- De Operatione Daemonum
     - writings on the Chaldean Oracles

John Italus (Byzantine; student of Psellus)

Eustratius of Nicaea (c. 1060 - 1120; Byzantine; Metropolitan of Nicaea; pupil of Italus; Neoplatonic influenced; commentator on Aristotle) [Stanford]

Michael of Ephesus (12th century; Byzantine; Neoplatonic influenced; commentator on Aristotle) [Stanford]

Theodore Metochites (1270 - 1332; Byzantine)

Nicephoros Gregoras (c. 1295 - 1360; Byzantine; student of Metochites)

St. Gregory Palamas (1296 - 1359; parts of Platonic/Neoplatonic asceticism, via Origen, the Desert and Cappadocian Fathers, Pseudo-Dionysius, etc. becomes absorbed into Hesychasm?)

Middle Ages (West)

John Scotus Eriugena (c. 815 - 877; translated Pseudo-Dionysius) [Stanford]

Adalbold of Utrecht (d. 1026)

St. Anselm of Canterbury (Augustinian; 1033 - 1109) [Stanford] [Hopkins]

William of Champeaux (c. 1070 - 1122; studied with St. Anselm) [Stanford]

Peter Abelard (1079 - 1142) [Stanford] [IEP]

Suger of Saint Denis (1081 - 1151; studied Ps.-Dionysius; influenced Gothic cathedral architecture)

Hugh of Balma (12th century) [Hopkins]
     - Mystical Theology

School of Chartres

Bernard Silvesters (1085 to 1178?; associated with School of Chartres, but is not Bernard of Chartres)
     - Cosmographia

Bl. Isaac of Stella (Isaac D'étoile; c. 1100 - c. 1169; France; Cistercian monk; argued for synthesis of Neoplatonic and Aristotelian philosophies) [De Wulf]
     - De anima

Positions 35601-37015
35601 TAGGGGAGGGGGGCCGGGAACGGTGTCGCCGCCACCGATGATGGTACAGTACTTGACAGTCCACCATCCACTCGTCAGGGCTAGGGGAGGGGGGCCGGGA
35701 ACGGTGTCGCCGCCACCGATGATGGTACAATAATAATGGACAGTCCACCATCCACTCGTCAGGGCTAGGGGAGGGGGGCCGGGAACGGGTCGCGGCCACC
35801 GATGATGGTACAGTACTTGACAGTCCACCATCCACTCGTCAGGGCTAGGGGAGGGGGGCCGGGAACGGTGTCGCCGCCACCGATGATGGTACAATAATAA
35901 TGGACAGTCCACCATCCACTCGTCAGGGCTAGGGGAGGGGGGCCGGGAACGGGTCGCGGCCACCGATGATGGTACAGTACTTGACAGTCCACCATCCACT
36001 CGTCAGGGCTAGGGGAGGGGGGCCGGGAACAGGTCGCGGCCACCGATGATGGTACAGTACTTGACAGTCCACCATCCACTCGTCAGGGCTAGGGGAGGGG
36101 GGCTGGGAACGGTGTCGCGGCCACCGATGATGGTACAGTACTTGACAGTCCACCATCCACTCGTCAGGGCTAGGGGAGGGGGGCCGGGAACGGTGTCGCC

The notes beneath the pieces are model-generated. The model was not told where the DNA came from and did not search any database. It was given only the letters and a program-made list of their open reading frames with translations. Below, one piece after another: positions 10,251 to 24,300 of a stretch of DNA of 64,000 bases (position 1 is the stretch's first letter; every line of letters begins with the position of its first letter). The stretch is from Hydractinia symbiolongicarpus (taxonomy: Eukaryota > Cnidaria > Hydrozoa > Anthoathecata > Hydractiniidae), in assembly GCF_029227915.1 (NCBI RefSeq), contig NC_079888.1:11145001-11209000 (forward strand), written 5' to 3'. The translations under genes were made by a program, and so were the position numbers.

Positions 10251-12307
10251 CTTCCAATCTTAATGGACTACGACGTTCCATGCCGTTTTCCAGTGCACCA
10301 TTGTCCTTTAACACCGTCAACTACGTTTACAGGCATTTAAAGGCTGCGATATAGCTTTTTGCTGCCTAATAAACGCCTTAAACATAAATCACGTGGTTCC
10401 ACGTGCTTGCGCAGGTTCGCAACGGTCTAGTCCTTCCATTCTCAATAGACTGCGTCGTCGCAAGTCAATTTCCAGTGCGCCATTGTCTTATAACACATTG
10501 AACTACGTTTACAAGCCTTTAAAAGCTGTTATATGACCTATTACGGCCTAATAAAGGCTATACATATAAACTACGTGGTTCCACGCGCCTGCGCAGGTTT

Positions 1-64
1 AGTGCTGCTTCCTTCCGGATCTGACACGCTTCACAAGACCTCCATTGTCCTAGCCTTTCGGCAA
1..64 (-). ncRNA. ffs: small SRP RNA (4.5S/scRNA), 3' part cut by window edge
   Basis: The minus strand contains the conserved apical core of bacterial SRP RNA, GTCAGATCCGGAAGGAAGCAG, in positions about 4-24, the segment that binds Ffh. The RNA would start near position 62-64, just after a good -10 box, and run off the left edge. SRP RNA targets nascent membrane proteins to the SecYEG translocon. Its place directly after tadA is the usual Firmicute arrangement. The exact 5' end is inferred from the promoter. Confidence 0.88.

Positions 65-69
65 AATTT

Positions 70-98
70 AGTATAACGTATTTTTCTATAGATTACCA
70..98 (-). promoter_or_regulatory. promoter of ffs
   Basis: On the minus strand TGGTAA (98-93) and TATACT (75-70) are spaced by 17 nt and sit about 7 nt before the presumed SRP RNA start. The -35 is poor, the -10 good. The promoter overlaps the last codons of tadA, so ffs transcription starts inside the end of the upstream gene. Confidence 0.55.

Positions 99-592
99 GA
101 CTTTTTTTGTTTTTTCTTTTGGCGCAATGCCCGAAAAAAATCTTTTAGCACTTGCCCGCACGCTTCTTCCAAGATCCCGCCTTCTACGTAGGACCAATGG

Alcher of Clairvaux (12th century) [De Wulf]
     - De spiritu et anima, PL 40 cols. 779-832 (attr. incorrectly)
     - De diligendo Deo (attr.)

Henry Aristippus (fl. 1150; Italian)
     - translated Phaedo and Meno into Latin

Richard of St. Victor (? - 1173)
     - On the Trinity
     - Benjamin Minor
     - Benjamin Major
     - Treatise on the Tabernacle
     - Treatise on Ezekiel

Alain de Lille (c. 1128 - 1202; French)

David of Dinant (c. 1160 - c. 1217; influenced by Eriugena)

Amalric of Bene (Amalric of Chartres; Amaury; d. c. 1205; influenced by Eriugena; pantheist theories)

William of Auvergne (c. 1180 - 1249; Bishop of Paris) [Stanford]

The Franciscan School of Paris [more]

Henry of Ghent (c. 1217 - 1293; active in Paris, studied at Cologne school) [Stanford]

William of Moerbeke (c. 1215 - 1286; archbishop; Flemish; translated Proclus, Aristotle)

Henry Bate of Mechelen (1246 – 1310; Flemish; friend of Aquinas, William of Moerbeke)
     – Speculum divinorum et quorundam naturalium

Oxford Franciscan School

Dominican School of Cologne

St. Thomas Aquinas (1225 - 1274) [Stanford]
     - Summa Theologica
     - Commentary on Liber de causis

Witelo (c. 1230 - c. 1300; Polish) [De Wulf]
     - De Intelligentiis

Ramon Llull (1232 - 1315; Spanish; Neoplatonist ideas; syncretic)

English Mystics


Figures associated with Florentine Platonism and Italian Renaissance Platonism -
copyright (c) John Uebersax

Petrarch (1304 - 1374)

Coluccio Salutati (1331 - 1406; Florentine; encouraged Platonic revival; recruited Chrysoloras)

George Gemistus Pletho (or Plethon; c. 1355 - 1450; Greek monk; visited Florence in 1439)
     - De differentiis Platonis et Aristotelis (c. 1440)
     - countered by anti-Platonist George Scholarius (Patriarch Gennadios II), Antilepseis hyper
(Defence of Aristotle; 1444 [Hankins, p. 208])

Manuel Chrysoloras (c. 1355 - 1415; Byzantine; student of Pletho; taught Greek in Italy [Florence, 1397-1400])
     - translated the Republic and many other dialogues

Uberto Decembrio (c. 1370 - 1427; Milan; student of Chrysoloras)
     - helped translate the Republic

Roberto de' Rossi (?; circle of Salutati; pupil of Chrysoloras; tutor of Cosimo de' Medici)